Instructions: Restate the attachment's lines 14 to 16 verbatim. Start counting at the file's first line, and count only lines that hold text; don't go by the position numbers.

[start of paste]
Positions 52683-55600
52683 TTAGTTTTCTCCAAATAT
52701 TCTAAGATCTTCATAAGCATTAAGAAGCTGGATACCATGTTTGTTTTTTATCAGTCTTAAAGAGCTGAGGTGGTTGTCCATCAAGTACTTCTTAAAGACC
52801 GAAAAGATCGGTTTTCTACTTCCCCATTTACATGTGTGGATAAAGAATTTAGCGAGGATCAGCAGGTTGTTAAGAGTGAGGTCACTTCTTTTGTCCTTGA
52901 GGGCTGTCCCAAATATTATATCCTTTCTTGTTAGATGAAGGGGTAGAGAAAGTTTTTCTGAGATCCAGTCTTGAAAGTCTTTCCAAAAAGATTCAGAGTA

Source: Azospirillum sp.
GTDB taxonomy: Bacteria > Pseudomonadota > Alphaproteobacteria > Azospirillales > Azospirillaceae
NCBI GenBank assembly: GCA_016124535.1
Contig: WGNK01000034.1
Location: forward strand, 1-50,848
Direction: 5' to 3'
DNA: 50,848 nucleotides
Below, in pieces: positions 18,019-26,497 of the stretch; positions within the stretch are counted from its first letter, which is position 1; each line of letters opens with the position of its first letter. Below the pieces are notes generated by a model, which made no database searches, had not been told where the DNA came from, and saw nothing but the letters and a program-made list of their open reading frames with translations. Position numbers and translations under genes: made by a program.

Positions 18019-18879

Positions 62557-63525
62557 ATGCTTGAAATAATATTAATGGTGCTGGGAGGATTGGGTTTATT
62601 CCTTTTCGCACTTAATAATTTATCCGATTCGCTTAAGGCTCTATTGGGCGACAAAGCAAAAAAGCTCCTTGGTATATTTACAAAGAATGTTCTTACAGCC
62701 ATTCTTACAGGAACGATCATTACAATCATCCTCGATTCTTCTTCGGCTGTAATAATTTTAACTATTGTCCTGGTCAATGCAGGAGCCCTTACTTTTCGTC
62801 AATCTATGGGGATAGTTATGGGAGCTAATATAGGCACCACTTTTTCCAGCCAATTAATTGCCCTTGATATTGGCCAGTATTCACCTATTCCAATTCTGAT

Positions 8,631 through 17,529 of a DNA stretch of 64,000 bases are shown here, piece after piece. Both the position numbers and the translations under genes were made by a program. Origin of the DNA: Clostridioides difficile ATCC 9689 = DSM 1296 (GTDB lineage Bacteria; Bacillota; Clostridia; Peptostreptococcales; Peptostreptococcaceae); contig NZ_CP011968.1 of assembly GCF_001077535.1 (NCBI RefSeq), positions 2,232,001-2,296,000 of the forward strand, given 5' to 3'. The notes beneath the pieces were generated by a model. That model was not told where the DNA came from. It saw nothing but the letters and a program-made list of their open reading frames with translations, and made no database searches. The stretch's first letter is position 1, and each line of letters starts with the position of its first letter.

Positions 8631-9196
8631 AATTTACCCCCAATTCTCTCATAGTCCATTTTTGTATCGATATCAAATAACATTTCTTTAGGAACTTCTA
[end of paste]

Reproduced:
Positions 18019-18879

Positions 62557-63525
62557 ATGCTTGAAATAATATTAATGGTGCTGGGAGGATTGGGTTTATT